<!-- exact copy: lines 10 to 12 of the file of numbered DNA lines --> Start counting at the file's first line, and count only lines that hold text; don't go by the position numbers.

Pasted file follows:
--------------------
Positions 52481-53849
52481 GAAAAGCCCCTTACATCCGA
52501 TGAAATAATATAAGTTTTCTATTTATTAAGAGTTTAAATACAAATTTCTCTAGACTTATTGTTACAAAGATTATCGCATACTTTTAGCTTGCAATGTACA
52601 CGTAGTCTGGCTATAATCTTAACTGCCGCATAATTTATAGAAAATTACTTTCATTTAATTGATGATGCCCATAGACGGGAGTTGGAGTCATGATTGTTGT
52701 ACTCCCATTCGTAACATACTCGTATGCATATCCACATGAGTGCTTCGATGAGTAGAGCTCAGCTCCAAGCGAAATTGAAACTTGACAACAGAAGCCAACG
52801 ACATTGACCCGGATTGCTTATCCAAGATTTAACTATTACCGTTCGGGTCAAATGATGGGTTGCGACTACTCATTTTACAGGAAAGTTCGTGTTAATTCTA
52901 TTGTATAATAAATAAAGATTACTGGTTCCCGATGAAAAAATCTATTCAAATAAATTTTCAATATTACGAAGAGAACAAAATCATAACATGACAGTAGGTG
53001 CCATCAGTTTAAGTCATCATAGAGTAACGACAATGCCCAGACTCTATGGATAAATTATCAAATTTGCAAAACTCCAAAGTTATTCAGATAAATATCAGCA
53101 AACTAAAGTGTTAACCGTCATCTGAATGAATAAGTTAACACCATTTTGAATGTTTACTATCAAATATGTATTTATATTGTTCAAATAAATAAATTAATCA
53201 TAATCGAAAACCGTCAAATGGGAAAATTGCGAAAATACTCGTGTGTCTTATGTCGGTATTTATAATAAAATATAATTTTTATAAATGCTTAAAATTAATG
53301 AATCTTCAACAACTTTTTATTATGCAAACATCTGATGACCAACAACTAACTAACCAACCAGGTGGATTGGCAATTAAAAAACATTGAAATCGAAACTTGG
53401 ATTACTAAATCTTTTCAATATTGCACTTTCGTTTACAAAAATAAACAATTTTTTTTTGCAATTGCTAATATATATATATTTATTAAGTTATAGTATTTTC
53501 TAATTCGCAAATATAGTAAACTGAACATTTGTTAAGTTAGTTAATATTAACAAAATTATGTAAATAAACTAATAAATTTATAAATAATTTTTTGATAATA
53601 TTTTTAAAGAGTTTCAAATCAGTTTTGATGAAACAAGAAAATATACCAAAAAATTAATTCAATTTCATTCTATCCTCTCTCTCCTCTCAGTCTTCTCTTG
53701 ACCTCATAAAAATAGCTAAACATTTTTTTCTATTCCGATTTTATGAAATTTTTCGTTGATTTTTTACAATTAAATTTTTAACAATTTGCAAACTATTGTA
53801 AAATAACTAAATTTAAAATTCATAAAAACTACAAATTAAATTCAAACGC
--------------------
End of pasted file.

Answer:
53201 TAATCGAAAACCGTCAAATGGGAAAATTGCGAAAATACTCGTGTGTCTTATGTCGGTATTTATAATAAAATATAATTTTTATAAATGCTTAAAATTAATG
53301 AATCTTCAACAACTTTTTATTATGCAAACATCTGATGACCAACAACTAACTAACCAACCAGGTGGATTGGCAATTAAAAAACATTGAAATCGAAACTTGG
53401 ATTACTAAATCTTTTCAATATTGCACTTTCGTTTACAAAAATAAACAATTTTTTTTTGCAATTGCTAATATATATATATTTATTAAGTTATAGTATTTTC